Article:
Osler-Weber-Rendu Disease: “The bleeding can be hard to live with, but I stay positive no matter what!”
Published 14 Nov 2019 • By Louise Bollecker
Pierre, 52, is a an administrative agent in a penitentiary, married and the father of 3 children. Diagnosed with Osler-Weber-Rendu disease, he agreed to talk to us about his symptoms, the treatment he receives and his patient care journey.
Can you explain a little about what Osler-Weber-Rendu disease (aka “hereditary haemorrhagic telangiectasia” or “HHT”) is?
My blood vessel endings are swollen and slightly weakened causing frequent nose bleeds to the point of leaving me in a state of chronic anaemia with a haemoglobin level of between 09 and 10 grams per litre of blood, while the normal level for an adult man is around 13 to 17 grams per litre.
Sometimes the haemorrhaging is so bad that my haemoglobin levels fall below 6 grams per litre and I have to go get a blood transfusion.
Other parts of the body can sometimes be affected as well (lungs, brain, intestines, etc.).
What were the first symptoms of the disease and when did they appear?
Red spots on my face and hands (angioma), caused by the ends of blood veins that fill up with blood and expand. The first nose bleeds. The angioma showed up when I was around 16 and for the past 2 years, severe bleeding (I had to get transfusions to restore my haemoglobin levels).
How long did it take for you to get diagnosed? What tests did you undergo?
I didn’t take any tests before getting diagnosed. Usually, you would need to go see a geneticist, but two of my brothers had developed the disease before me, so I knew right away what it was. When my doctor broke the news to me, I was resigned to it. It’s a hereditary and very rare disease.
How are you now? Is this a curable disease?
For the moment, there’s no cure and the list of medications is long: Tranexamic acid 3gr/day to thicken the blood, a pomade containing vitamin E called Rhinovita that I apply every night to the inside of my nose, and Ferinject (ferric carboxymaltose) taken intravenously once a month. If we’re lucky that will put a stop to the haemorrhaging, but there’s no guarantee of that. My way of life hasn’t really changed.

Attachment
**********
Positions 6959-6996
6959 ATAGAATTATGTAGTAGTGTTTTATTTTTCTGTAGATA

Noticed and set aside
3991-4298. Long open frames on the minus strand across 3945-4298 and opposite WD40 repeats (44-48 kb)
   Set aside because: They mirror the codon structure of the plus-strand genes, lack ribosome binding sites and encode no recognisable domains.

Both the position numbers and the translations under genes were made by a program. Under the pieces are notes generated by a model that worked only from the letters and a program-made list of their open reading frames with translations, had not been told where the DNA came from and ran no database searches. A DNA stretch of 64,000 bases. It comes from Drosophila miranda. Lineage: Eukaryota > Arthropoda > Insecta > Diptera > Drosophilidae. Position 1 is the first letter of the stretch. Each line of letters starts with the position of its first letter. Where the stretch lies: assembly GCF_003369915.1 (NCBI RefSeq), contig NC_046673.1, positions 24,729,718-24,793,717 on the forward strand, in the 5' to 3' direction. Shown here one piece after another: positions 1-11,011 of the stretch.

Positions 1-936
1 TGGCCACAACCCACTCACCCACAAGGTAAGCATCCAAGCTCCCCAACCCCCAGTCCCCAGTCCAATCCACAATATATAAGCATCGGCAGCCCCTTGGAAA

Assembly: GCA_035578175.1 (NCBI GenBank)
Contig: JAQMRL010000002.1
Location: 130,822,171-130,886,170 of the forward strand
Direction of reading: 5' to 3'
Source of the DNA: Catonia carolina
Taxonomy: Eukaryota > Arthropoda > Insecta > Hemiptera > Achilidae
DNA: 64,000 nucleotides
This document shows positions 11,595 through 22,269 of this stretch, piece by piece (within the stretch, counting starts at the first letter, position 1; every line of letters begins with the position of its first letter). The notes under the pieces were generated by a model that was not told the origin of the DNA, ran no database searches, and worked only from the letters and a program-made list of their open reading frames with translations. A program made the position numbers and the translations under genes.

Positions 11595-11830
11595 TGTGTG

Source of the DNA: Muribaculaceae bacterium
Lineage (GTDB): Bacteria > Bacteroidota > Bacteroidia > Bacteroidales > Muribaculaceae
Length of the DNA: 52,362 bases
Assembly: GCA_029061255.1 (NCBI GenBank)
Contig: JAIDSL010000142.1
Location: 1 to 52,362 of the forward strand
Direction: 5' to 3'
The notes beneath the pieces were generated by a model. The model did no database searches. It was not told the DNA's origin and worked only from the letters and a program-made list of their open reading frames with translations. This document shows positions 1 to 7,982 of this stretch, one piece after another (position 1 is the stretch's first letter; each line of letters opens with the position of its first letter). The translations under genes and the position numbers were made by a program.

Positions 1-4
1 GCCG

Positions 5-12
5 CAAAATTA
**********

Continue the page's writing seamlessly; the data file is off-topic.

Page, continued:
Do you go to a reference centre to get treatment or to a physician?
I go to a day centre for my blood transfusions and Ferinject treatments. Once a year I also get an endoscopy/colonoscopy and an MRI scan of my lungs and brain.
What’s that hardest part of having this disease?
It’s a difficult disease, particularly with the nose bleeds which can start at work, at a restaurant, the pool, on the train, on the street…I stay positive in spite of it all, but I’m an optimist by nature. I always tell myself that other diseases like cancers or paralysis are much harder to deal with.
Do you have any advice for people newly diagnosed with this condition?
It’s a hard illness to deal with, but never forget that life is still beautiful!
Thank you Pierre, for sharing your story on your experiences with Osler-Weber-Rendu Disease. And what about you? Do you have or are you caring for someone living with Osler-Weber-Rendu disease? How were you diagnosed? And how do you deal with symptoms? Leave your answer in the comment section below.
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